Supporting students with disabilities from pre-entry to graduation: a Scottish perspective

A. Shapiro, M. McShane, J. Marshall-Bhullar, R. Dunbar

Research output: Chapter in Book/Report/Conference proceedingConference contribution


The presentation seeks to share good practice and exchange ideas with other institutions who are interested in supporting students with disabilities as a continual process of support from pre -entry to graduate status. This is the fifth year that Glasgow Caledonian University (GCU) Scotland has run study skills workshops, specifically tailored to meet the needs of students with disabilities prior to commencing their studies at university. The initial concept of the programme originated from a member of GCU’s Disability Team and an academic member of staff. Both staff members found from previous experience of working directly with this group, that there was a need for this type of provision.

The programme provides students with the opportunity to: increase confidence; engage with support services before the start of their programme of study; encourage students to access support as early as possible and provides useful advice on a range of topics specifically designed to meet their needs. Since its inception, the provision has been extended across the university with participation from GCU’s three Academic Schools: School of Engineering and Built Environment, Glasgow School for Business and Society and the School of Health and Life Sciences.

Following on from the success of the previous study skill workshops, the university together with colleagues from the College sector expanded the programme by running a one day course in September 2015. As a pilot scheme, the programme focused on pre entry students within the Engineering and Built Environment School and was delivered during the third semester for students joining the institution in September 2015. This programme was specifically aimed at articulating students (students gaining advanced entry into years two or three at our institution). These students have studied at colleges where courses are designed to facilitate advanced entry into our institution.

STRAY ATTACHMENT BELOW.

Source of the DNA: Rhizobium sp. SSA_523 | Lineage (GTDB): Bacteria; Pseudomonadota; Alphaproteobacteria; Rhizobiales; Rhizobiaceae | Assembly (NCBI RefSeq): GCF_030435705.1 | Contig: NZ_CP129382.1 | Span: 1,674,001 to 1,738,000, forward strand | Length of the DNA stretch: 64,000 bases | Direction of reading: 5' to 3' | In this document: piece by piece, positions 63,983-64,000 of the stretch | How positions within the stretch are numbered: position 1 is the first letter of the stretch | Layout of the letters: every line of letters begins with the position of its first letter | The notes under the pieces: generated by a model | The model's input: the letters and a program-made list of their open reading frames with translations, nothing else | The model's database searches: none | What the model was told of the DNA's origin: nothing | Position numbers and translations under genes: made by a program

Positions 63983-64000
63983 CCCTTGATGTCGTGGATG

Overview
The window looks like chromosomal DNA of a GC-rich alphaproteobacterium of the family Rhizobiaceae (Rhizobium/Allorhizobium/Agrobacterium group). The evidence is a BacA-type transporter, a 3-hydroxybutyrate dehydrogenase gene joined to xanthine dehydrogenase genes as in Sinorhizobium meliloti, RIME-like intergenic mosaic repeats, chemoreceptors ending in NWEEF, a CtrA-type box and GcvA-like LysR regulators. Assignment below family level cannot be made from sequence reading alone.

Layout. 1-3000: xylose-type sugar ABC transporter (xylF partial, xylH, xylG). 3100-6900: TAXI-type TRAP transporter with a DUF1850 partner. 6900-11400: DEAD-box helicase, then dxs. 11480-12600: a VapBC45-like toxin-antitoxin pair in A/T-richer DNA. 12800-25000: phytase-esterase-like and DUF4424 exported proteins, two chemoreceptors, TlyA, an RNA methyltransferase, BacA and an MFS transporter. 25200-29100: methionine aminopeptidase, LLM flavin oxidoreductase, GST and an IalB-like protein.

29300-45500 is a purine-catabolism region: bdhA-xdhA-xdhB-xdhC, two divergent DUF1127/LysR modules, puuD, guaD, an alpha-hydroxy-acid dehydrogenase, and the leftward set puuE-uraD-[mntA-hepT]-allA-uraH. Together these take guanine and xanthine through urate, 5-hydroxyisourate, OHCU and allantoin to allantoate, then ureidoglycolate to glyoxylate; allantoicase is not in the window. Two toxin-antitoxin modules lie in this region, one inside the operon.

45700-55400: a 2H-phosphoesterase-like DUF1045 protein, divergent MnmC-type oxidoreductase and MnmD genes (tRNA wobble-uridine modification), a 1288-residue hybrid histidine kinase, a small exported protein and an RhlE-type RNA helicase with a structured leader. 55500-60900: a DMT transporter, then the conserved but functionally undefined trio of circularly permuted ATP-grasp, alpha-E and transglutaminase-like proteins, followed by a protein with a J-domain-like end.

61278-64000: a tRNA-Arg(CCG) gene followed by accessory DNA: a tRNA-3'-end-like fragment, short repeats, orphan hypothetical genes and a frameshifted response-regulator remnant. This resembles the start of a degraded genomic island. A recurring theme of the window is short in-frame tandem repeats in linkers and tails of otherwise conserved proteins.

Support for students at GCU is seen as a continuous process where students are offered regular review meetings with a designated Disability Adviser and access to study skill and academic writing support by Academic Development Tutors within Learning Development Centres. This enables students the opportunity for individualised and flexible support as and when required.

Qualitative research is currently being carried out to consider whether there is a correlation between pre-entry support, increased confidence and academic performance. In addition, feedback from attendees has been very positive and some of their comments will be disseminated at the workshop. Although the impact of this type of support is difficult to quantify, the qualitative outcomes to date would indicate that students have integrated well into their programmes.
Original languageEnglish
Title of host publicationINTED2016 Proceedings
Number of pages6
ISBN (Electronic)9788461758951
Publication statusPublished - Mar 2016

Publication series

ISSN (Print)2340-1079


  • disability support
  • higher education
  • Scotland
  • inclusion


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